An awe-inspiring new video is a reminder of just how enormous the Large Hadron Collider really is -- and it looks even bigger when you get to see all of it.
The video (above), which BBC News released last week, offers an unprecedented 360-degree view of the particle collider. At any time during the video, viewers can click on the screen and drag the mouse to reorient their point of view within the massive machine.
It's something very few people have seen, narrator Spencer Kelly says in the video. The LHC is the largest machine in the world and sits a little more than 325 feet beneath the Swiss-French border.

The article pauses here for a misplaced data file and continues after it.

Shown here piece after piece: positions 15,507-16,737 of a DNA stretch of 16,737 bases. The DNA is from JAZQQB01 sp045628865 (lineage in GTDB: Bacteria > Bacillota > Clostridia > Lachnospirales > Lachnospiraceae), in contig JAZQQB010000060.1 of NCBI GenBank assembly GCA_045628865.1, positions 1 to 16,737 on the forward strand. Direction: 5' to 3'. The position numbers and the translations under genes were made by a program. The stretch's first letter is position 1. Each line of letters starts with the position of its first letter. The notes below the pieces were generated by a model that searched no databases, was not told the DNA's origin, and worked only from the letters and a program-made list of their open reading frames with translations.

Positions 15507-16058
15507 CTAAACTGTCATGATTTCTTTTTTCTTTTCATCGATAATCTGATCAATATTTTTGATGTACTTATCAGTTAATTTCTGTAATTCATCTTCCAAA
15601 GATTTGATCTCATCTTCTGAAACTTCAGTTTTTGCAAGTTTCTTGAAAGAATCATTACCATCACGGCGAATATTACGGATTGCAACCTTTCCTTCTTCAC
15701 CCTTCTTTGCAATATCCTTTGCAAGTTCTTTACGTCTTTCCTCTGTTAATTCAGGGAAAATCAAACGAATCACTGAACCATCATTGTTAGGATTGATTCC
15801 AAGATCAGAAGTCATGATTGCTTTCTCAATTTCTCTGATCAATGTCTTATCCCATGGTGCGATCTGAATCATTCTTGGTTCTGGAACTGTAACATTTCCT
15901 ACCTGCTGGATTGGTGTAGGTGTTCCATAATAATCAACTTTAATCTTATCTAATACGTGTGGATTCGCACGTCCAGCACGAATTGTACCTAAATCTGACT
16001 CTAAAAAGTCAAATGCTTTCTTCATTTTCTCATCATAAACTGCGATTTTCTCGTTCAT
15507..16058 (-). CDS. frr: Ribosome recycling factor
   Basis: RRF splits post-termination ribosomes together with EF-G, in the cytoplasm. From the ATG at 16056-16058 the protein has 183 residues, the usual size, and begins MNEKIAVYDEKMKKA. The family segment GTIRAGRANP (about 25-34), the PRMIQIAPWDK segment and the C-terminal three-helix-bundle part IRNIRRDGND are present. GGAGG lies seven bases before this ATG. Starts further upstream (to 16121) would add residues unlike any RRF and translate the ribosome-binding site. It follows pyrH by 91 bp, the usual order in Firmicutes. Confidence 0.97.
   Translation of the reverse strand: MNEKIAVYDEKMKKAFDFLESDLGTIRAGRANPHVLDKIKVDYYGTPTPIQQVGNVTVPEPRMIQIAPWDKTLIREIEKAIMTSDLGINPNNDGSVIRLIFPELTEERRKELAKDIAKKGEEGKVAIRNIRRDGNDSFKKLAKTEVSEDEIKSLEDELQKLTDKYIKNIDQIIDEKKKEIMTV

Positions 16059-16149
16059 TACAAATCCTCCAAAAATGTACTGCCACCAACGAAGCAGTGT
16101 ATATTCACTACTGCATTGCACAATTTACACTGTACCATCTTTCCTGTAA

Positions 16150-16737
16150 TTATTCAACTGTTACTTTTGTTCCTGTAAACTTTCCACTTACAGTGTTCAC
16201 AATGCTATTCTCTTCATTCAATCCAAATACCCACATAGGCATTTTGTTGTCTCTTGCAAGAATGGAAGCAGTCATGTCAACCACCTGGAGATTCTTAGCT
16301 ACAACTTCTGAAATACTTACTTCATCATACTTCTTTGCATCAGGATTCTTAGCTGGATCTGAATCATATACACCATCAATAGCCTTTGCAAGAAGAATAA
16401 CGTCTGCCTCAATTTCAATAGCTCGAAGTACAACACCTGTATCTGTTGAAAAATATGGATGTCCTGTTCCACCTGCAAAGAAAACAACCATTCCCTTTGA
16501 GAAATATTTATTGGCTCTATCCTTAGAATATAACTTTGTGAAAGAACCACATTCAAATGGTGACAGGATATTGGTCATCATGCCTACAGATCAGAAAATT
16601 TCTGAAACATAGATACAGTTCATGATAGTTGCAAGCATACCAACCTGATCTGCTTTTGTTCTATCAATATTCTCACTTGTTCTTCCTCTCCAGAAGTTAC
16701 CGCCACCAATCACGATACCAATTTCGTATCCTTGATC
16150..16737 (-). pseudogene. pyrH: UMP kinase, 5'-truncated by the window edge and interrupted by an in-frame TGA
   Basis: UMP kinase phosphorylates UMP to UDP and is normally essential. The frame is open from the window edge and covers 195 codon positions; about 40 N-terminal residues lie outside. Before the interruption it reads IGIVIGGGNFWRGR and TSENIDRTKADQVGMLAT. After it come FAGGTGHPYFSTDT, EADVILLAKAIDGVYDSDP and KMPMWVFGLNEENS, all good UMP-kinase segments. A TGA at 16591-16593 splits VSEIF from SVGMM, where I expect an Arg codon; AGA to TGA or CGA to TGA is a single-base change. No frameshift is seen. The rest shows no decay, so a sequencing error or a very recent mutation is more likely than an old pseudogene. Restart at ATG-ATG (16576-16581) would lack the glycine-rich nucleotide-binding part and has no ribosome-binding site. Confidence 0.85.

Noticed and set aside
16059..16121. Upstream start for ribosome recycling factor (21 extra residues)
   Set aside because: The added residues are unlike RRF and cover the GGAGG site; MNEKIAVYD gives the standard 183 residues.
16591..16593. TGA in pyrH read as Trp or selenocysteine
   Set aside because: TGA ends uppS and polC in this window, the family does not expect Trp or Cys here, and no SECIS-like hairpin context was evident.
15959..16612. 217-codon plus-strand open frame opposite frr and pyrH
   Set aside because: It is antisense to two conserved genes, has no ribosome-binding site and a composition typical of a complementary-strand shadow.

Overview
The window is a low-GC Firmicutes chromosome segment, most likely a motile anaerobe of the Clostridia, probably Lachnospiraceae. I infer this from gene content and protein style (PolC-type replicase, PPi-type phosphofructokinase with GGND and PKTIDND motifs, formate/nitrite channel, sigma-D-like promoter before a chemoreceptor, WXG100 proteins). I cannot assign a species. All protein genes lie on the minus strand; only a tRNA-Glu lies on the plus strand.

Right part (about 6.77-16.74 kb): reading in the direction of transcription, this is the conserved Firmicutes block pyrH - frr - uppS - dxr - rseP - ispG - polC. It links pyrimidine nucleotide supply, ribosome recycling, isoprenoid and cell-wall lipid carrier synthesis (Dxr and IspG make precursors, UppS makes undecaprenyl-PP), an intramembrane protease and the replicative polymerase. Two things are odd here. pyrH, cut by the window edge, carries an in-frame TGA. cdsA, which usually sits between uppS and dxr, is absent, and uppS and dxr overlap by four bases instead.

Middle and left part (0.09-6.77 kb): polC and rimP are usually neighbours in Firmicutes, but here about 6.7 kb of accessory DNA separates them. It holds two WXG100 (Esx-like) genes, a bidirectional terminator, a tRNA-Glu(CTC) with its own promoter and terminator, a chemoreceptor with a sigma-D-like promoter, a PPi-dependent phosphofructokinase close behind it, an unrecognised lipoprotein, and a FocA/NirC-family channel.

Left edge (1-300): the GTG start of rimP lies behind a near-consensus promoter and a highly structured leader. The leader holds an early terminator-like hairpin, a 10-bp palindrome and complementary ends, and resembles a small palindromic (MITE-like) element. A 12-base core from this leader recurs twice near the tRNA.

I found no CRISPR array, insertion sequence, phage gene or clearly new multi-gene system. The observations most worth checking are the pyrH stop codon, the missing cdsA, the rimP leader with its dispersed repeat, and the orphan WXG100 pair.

The machine is used to smash particles -- at close to the speed of light -- so scientists can determine what even smaller particles may result from such collisions.
"This is big science performed on the tiniest of scales," Kelly says in the video.
Researchers recently detected brief flashes of light inside the LHC, and now physicists are scratching their heads about whether they could be the first glimpse at a big new discovery, The Guardian reported on Friday. More data is needed to confirm whether a new fundamental particle has been found.
Wired reported that the LHC’s next run, in April, could provide an answer.
"This is exactly the spirit of theoretical physics," Gian Giudice from particle physics laboratory CERN told Wired. "You take the data at your disposal, and then you start thinking if it fits with some of your ideas about the universe."